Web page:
All posts by davidpruwer

Extraordinary People: Parashat Pinchas and Heroism

Thomas Carlyle, the great Scottish historian, once said: “the history of what man has accomplished in this world, is at bottom the History the Great Men who have worked here.” Carlyle believed that the driving force behind history is its heroes, those unique individuals who rose above ordinary expectations to push mankind forward. Carlyle felt that heroism could be found in poets and politicians alike. There is no single model for heroism.

Thomas Carlyle (1795-1881) delivered these famous lectures 'On Heroes and Hero Worship' in 1840.
Thomas Carlyle (1795-1881) delivered these famous lectures ‘On Heroes and Hero Worship’ in 1840.

Importantly, Carlyle believed that heroism did not require perfection. All human beings have their many flaws and imperfections. And yet, the heroic figures in our ranks manage to channel their energies to seize the moments that shift our paradigms, truly moving history and society forwards. They overcome their human flaws, sometimes surprising even themselves, to alter the world in which they live.

In many ways, the theme which endures throughout this week’s parasha is the idea that extraordinary people can indeed transcend probability and change the world around them. This parasha begins with the story of Pinchas, a figure who went beyond all societal expectations, perhaps even beyond the letter of the law, to fatally punish an insubordinate leader who jeopardised the very integrity of the nation. The Torah describes how the entirety of society, Moses included, simply wept by the sanctuary in despair at the sight of their prince publicly succumbing to temptation.

According to the Talmud (Sanhedrin 82b) Moses, Israel’s greatest leader,  simply forgot the relevant laws and thus had no response to this calamity. The man who confronted Pharaoh and shattered God’s tablets was caught in a moment of personal turbulence, leaving a momentary harrowing void of leadership. In the midst of all this havoc, it was only Pinchas who understood what needed to be done, and acted. “Pinchas the son of Elazar , the son of Aharon, saw, and arose from within the congregation…” Pinchas had both the vision to see what was wrong and the audacity to arise from the among of the masses.

No one else expected Pinchas to take such a drastic course of action. Interestingly, the Talmud (Sanhedrin 82a) explains that had Pinchas asked the court what to do, “they would never have said to do such a thing.” Had Pinchas asked for legal counsel, the course of action he ultimately took would have been rejected. Indeed, the Jerusalem Talmud (Sanhedrin 9:7) states that the court even considered excommunicating Pinchas had Prophecy not suddenly come to vindicate him.

A few verses later, a similarly extraordinary act is undertaken by the daughters of Zelaphchad.  Zelaphchad’s five daughters raised the right and obligation of women to inherit property in the absence of a male heir. Void of any male offspring, the inheritance laws dictated that Zelafchad’s legacy would be lost. In a moment of extraordinary courage, the daughters of Zelaphchad bring their plight to Moses and question the unfair treatment of their father. After the daughters of Zelaphchad issue their complaint, Moses conveys their cause to God.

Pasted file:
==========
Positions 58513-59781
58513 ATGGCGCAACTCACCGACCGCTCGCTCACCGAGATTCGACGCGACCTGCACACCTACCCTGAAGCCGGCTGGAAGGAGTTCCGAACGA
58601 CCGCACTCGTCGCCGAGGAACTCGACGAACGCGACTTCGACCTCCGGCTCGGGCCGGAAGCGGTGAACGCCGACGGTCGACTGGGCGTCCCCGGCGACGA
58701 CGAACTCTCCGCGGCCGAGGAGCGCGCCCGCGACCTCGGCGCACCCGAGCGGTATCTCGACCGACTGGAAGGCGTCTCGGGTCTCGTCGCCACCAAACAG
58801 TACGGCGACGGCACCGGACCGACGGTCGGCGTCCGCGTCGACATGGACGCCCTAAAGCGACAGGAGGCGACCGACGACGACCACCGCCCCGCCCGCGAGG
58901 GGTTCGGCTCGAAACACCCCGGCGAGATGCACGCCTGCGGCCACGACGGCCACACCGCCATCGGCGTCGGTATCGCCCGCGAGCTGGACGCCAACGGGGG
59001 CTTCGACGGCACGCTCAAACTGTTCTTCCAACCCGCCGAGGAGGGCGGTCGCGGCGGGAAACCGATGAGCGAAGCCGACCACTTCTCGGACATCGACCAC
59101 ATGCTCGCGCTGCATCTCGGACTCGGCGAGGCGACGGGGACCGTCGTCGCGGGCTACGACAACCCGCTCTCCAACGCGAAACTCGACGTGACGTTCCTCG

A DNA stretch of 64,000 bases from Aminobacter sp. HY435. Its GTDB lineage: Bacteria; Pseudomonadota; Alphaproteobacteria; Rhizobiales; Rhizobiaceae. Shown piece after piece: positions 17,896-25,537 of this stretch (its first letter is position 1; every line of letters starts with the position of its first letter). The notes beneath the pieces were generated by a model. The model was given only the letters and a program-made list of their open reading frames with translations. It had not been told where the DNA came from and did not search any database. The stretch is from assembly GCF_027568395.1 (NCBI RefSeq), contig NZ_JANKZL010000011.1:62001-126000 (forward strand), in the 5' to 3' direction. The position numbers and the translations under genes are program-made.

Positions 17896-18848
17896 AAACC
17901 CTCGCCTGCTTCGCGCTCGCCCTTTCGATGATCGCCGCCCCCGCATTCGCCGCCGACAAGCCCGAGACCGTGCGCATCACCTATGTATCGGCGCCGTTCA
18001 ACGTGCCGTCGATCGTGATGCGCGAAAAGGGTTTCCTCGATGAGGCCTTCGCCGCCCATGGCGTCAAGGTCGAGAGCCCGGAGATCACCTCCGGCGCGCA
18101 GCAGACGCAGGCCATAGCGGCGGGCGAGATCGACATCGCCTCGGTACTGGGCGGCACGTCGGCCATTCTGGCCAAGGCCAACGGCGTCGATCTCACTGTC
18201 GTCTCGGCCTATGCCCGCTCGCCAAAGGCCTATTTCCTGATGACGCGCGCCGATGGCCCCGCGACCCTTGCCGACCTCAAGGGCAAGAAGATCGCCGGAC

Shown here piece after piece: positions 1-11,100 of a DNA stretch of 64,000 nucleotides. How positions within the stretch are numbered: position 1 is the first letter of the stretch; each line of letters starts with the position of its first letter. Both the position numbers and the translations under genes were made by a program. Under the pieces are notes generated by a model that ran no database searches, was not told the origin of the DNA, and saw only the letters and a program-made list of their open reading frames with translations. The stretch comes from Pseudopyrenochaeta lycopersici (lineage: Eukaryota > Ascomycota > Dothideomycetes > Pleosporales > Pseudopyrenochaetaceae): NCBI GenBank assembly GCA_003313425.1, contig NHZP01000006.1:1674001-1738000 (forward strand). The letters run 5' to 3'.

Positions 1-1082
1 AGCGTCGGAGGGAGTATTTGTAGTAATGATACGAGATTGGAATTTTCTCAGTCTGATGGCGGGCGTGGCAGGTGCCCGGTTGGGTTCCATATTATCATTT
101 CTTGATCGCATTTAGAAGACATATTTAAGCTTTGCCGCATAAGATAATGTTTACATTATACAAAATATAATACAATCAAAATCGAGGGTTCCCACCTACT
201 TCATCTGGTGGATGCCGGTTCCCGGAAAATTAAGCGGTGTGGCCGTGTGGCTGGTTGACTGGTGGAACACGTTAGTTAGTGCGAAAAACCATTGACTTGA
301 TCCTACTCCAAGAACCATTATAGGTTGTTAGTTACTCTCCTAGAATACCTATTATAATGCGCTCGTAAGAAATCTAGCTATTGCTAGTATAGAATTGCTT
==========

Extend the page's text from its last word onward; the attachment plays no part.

In a remarkable parallel to the case of Pinchas, Chazal note that Moses also did not know what to answer the daughter’s of Zelaphchad. The leader of Israel once again had suddenly forgotten the particular laws in question. Ultimately, it is only the word of God that tells us that both Pinchas and Zelaphchad’s daughters acted properly: “And God told Moses: The daughters of Zelafchad speak correctly…” and “And therefore I will give him [Pinchas] a covenant of peace.”

Acts of heroism, which  shatter the expectations and paradigms of wider society, often appear inexplicable to onlookers. The power of societal norms and of deeply entrenched cultural habits are often difficult to transcend. Sometimes moments of crisis leave all in a crippling state of paralysis. What is clear is that both Pinchas and the daughter’s of Zelaphchad were unwilling to succumb to the norm, to mundane predictable prospects. They sensed that a critical moment was glaring right at them and rose to the occasion.

One problem with Carlyle’s writings is that he viewed heroes as objects of worship. Carlyle’s approach leaves one marveling at the splendid heroism of history’s great men, whilst expecting little or no heroism from oneself. Indeed, extreme admiration of others often leads to a sense of personal inferiority. Heroism becomes an innate quality rather than something attained through struggle. The message the Torah seeks to awaken within us is that we all have heroic potential. We certainly ought to admire and appreciate the extraordinary people that have graced the world. Yet, they should also serve as a reminder as to what energies lie latent within us too.

Wishing a Shabbat shalom to all.

May Shabbat bring peace and safety to all those in Israel and the extraordinary soldiers who risk their lives to protect it.

 

Private Chats and Public Debates

In the 18th Century, the coffee house was where ideas were publicly debated. Philosophers, politicians, scientists and thinkers would visit the Parisian salons, the London coffeehouses or the Berlin ‘table societies’ to freely express their thoughts and debate the pressing issues of the day. Your average Starbucks might not boast such high-brow public discussion, yet our modern age still treasures the idea of a public space, both virtual and physical, where ideas can be freely voiced to all. Whether in the field of science, business or social media, modern society values the ability to openly share information for the greater public good.

Varnhagen-Rahel